Anxiety doesn’t make it easy for anyone to think clearly or focus on daily tasks — from office work to reading a book normally found enjoyable. Given their anxiety, anxious people often attribute their inability to concentrate or be productive to an inherent flaw. In reality, it’s the anxiety itself that’s putting their brains in overdrive, forcing them to focus on any little fray or distraction that comes their way.

A new study aims to help anxiety sufferers learn to focus better and reduce their racing, panicked thoughts. Researchers from Michigan State University created a “brain game” that uses shapes to help people avoid distractions.

The researchers examined participants who had both low and high anxiety in the study. They gave them a focus task that involved choosing a specific shape out of a series of shapes, afterward threw in a distraction by mixing in different colored shapes, and found that even the anxious people didn’t get distracted thanks to the previous focus exercise, which had improved their ability to concentrate on specific things.

“Down the line we could roll out an online or mobile game based on this research that specifically targets distraction and helps people stay focused and feel less anxious,” Jason Moser, an author of the study, said in the press release. “There have been other studies of video game-type interventions for anxiety, but none have used a specific and simple game that targets distraction.”

According to the Calm Clinic, when an anxious person feels scattered and distracted, it’s not that they’re not concentrating. Instead, the brain is working extra hard to concentrate — but it’s frayed in too many different directions. “What’s interesting is that calling them concentration problems may be misleading,” the website states. “Often you ARE concentrating — you’re simply concentrating on the wrong things, like your anxiety and the way it makes you feel.”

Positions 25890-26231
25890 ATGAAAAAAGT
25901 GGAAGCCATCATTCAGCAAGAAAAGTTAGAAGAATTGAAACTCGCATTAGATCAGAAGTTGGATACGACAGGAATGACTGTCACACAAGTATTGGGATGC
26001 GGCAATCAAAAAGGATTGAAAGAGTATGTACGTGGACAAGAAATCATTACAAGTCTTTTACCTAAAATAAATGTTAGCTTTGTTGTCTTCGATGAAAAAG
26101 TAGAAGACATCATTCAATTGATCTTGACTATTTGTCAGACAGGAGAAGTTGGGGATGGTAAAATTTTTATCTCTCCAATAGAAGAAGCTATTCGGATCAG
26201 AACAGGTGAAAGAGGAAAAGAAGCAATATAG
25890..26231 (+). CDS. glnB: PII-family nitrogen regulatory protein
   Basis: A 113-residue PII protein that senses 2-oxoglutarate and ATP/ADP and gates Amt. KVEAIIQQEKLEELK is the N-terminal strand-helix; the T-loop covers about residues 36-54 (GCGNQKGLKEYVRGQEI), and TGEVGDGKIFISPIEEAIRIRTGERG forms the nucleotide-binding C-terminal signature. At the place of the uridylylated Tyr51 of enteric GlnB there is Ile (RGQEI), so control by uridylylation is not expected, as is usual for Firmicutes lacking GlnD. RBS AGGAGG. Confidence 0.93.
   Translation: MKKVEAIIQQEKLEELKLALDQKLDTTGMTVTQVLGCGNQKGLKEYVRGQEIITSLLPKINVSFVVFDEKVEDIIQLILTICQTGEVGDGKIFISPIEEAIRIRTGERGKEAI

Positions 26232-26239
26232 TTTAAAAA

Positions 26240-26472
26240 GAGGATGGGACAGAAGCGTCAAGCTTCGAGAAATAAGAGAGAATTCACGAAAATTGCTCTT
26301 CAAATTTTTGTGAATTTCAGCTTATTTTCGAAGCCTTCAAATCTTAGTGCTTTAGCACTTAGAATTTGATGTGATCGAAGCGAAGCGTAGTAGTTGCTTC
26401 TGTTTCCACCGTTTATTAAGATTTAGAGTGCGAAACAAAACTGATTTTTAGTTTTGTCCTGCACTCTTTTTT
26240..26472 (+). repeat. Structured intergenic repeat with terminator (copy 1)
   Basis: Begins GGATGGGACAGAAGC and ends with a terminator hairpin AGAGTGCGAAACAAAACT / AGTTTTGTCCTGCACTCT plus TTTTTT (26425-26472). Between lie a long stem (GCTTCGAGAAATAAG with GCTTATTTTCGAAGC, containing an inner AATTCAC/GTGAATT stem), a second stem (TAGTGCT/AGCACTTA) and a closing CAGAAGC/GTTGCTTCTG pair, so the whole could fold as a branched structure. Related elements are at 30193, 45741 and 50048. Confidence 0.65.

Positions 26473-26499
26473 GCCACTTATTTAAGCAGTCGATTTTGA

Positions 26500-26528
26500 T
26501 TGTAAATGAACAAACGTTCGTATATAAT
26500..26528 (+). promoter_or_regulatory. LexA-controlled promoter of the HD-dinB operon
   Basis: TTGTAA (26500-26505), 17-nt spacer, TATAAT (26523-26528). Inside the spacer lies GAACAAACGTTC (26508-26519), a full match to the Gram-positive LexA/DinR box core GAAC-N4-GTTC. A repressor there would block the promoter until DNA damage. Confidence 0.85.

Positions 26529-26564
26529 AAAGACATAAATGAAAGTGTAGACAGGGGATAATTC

Previous studies have shown that anxiety often causes people’s brains to go into overdrive — ultimately resulting in mental burnout and exhaustion. A 2012 study also out of Michigan State University found that anxiety, specifically among girls, made their brains burn out faster when learning new things.

“Anxious girls’ brains have to work harder to perform tasks because they have distracting thoughts and worries,” Moser, who was an author of this study as well, said in the press release. “As a result their brains are being kind of burned out by thinking so much, which might set them up for difficulties in school.”

Until a mobile game appears, there are several ways to battle anxiety and distracting thoughts in order to improve your focus. You can try to drown out your worrisome thoughts by adding in a “sensory stimulation,” like music or TV in the background. You can also journal, and get your thoughts out on paper, so they’re less invasive in your mind. Finding a quiet place in which distractions — like noise, the Internet, or co-workers — are limited can make it easier for your brain to focus on one thing at a time.

Source: Moser J, Moran T, Leber A. Manipulating attention to non-emotional distractors influences state anxiety: A proof of concept study in low- and high-anxious college students. Behavior Therapy. 2015.